Situational awareness, however, is a unique challenge in hybrid cloud environments (and increasingly in wider enterprise IT environments). This is because hybrid clouds are heterogeneous, highly abstracted, and dynamic. This means that adding workload mobility is operationally complicated. With a hybrid cloud, you just can’t monitor everything the way you used to. The lack of visibility “wide and deep” when something goes wrong is extending mean-time-to-remediate, affecting everything from development, functional testing, and ultimately production. To try to support hybrid cloud in production, IT operations teams often assemble multiple monitoring tools, sometimes using home-grown tools like dashboards. But this often results in simply moving the monitoring data around a proliferation of screens that are still needed to seek situation awareness when something goes wrong, eating precious time before incident remediation can actually start. As organizations make their hybrid clouds plans a reality, here are three recommendations that will help IT teams detect and respond to service-affecting incidents much earlier, before customers complain:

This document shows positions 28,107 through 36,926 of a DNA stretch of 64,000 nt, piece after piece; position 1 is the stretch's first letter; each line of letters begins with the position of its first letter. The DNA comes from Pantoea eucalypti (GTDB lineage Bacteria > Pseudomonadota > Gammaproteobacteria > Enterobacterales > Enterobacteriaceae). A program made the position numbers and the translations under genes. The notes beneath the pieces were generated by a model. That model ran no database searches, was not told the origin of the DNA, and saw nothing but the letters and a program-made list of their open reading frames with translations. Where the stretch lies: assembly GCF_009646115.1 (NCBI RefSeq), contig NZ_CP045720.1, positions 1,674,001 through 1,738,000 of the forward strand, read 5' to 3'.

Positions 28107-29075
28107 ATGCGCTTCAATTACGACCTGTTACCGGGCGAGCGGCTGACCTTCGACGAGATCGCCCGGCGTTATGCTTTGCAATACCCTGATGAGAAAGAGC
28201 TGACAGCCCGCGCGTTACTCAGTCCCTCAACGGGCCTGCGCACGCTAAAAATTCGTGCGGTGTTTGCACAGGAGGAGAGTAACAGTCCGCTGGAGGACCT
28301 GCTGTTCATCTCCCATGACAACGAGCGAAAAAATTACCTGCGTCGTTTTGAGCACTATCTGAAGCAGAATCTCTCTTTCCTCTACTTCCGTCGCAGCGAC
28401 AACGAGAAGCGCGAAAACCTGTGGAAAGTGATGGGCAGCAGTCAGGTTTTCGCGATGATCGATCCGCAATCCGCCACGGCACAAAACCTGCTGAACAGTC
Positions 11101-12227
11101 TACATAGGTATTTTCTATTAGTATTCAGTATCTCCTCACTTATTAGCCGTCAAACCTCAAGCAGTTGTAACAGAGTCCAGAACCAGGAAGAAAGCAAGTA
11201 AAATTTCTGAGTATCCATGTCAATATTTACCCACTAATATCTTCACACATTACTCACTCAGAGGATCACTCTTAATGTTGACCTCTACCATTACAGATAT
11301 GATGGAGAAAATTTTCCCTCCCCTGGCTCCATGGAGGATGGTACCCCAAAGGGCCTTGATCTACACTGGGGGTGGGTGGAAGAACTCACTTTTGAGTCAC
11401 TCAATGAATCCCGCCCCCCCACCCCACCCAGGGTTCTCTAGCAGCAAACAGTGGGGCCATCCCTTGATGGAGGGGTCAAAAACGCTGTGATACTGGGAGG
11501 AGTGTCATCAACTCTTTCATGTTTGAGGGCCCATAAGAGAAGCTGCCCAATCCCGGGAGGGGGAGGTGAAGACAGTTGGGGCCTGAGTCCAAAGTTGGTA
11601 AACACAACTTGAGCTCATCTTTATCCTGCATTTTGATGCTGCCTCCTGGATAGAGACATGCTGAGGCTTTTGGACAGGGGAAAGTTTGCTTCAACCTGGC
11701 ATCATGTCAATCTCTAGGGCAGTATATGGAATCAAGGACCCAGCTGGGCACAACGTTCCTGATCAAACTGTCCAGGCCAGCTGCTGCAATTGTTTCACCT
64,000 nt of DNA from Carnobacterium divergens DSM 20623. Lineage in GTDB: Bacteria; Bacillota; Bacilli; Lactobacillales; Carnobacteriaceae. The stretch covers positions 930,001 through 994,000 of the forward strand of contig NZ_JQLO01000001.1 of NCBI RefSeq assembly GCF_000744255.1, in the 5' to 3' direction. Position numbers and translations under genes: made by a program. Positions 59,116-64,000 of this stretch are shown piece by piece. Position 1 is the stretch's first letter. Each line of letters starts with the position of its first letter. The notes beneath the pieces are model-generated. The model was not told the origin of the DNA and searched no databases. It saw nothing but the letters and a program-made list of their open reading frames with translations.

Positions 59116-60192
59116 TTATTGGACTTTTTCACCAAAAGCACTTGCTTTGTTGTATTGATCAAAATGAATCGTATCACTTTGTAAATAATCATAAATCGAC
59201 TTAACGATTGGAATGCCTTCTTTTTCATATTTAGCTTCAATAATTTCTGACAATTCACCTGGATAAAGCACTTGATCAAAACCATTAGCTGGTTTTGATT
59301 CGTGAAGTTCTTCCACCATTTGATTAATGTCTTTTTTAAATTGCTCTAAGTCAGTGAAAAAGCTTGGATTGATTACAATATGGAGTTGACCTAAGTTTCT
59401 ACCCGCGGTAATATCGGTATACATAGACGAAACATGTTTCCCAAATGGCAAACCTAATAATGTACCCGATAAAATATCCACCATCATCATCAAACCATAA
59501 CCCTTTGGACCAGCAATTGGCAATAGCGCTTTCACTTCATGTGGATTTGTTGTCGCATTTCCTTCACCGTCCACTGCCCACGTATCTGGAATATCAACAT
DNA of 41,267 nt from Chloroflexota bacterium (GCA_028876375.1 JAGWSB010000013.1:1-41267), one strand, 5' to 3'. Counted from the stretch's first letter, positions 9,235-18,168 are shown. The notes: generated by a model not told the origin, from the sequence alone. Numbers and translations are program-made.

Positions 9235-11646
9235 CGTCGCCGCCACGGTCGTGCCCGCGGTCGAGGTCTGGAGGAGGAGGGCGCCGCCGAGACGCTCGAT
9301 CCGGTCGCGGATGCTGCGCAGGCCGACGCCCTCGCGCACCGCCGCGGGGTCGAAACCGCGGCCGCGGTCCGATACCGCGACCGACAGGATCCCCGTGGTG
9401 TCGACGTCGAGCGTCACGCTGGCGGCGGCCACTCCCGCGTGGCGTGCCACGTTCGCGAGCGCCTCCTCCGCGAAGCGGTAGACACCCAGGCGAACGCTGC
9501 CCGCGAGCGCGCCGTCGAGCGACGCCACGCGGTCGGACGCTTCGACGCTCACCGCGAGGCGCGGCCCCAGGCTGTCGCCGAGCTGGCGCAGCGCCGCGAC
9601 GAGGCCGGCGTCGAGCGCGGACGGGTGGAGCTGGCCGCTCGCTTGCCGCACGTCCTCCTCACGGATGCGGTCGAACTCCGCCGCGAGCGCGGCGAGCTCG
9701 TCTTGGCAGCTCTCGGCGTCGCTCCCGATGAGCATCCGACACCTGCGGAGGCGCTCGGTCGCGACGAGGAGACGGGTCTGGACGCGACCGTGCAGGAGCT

Connect views for public and private to see deep across. Enterprises are weaving together multiple cloud services (public and private) to optimize performance, flexibility, and costs. Public cloud services offer monitoring portals and APIs so you can get some insight into what’s going on, but that’s only part of your total hybrid cloud architecture. To gain full awareness of incidents when they occur, you’ll need to connect the monitoring data from public cloud domains with the data streams from your private cloud domains. If you have to flip between numerous dashboards and tool screens ( just think about workloads on VMware hypervisor vs. KVM),  it’s going to take you a long time to triangulate an incident’s cause.  Ideally, you should aggregate it all – events and alerts from each cloud domain in your environment—with automated incident detection across the whole, enhancing situational awareness to your DevOps and production support teams.